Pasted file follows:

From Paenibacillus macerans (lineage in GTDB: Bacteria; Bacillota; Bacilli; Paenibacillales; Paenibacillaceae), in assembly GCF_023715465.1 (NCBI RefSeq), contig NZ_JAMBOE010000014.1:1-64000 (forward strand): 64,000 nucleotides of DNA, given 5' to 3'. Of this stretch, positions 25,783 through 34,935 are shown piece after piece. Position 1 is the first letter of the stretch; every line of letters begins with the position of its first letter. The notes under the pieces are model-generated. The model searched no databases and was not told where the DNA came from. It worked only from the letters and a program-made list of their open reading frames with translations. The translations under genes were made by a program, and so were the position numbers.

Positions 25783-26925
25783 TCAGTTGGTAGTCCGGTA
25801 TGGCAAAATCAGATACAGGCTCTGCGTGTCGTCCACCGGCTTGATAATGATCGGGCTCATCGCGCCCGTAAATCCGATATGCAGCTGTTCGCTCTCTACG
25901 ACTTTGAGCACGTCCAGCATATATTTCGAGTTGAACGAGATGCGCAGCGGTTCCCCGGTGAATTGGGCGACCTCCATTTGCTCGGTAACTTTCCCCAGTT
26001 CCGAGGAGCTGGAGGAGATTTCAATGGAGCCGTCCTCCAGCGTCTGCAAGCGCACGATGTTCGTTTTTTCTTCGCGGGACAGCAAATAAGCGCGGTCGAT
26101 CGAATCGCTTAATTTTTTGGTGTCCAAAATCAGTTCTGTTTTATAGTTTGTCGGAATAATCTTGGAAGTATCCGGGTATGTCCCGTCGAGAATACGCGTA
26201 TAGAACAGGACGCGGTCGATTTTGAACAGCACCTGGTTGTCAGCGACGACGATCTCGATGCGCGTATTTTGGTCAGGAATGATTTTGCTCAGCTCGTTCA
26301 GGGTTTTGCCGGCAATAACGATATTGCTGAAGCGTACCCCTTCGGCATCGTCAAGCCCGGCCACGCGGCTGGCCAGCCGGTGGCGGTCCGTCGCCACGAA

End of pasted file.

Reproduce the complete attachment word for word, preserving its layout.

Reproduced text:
From Paenibacillus macerans (lineage in GTDB: Bacteria; Bacillota; Bacilli; Paenibacillales; Paenibacillaceae), in assembly GCF_023715465.1 (NCBI RefSeq), contig NZ_JAMBOE010000014.1:1-64000 (forward strand): 64,000 nucleotides of DNA, given 5' to 3'. Of this stretch, positions 25,783 through 34,935 are shown piece after piece. Position 1 is the first letter of the stretch; every line of letters begins with the position of its first letter. The notes under the pieces are model-generated. The model searched no databases and was not told where the DNA came from. It worked only from the letters and a program-made list of their open reading frames with translations. The translations under genes were made by a program, and so were the position numbers.

Positions 25783-26925
25783 TCAGTTGGTAGTCCGGTA
25801 TGGCAAAATCAGATACAGGCTCTGCGTGTCGTCCACCGGCTTGATAATGATCGGGCTCATCGCGCCCGTAAATCCGATATGCAGCTGTTCGCTCTCTACG
25901 ACTTTGAGCACGTCCAGCATATATTTCGAGTTGAACGAGATGCGCAGCGGTTCCCCGGTGAATTGGGCGACCTCCATTTGCTCGGTAACTTTCCCCAGTT
26001 CCGAGGAGCTGGAGGAGATTTCAATGGAGCCGTCCTCCAGCGTCTGCAAGCGCACGATGTTCGTTTTTTCTTCGCGGGACAGCAAATAAGCGCGGTCGAT
26101 CGAATCGCTTAATTTTTTGGTGTCCAAAATCAGTTCTGTTTTATAGTTTGTCGGAATAATCTTGGAAGTATCCGGGTATGTCCCGTCGAGAATACGCGTA
26201 TAGAACAGGACGCGGTCGATTTTGAACAGCACCTGGTTGTCAGCGACGACGATCTCGATGCGCGTATTTTGGTCAGGAATGATTTTGCTCAGCTCGTTCA
26301 GGGTTTTGCCGGCAATAACGATATTGCTGAAGCGTACCCCTTCGGCATCGTCAAGCCCGGCCACGCGGCTGGCCAGCCGGTGGCGGTCCGTCGCCACGAA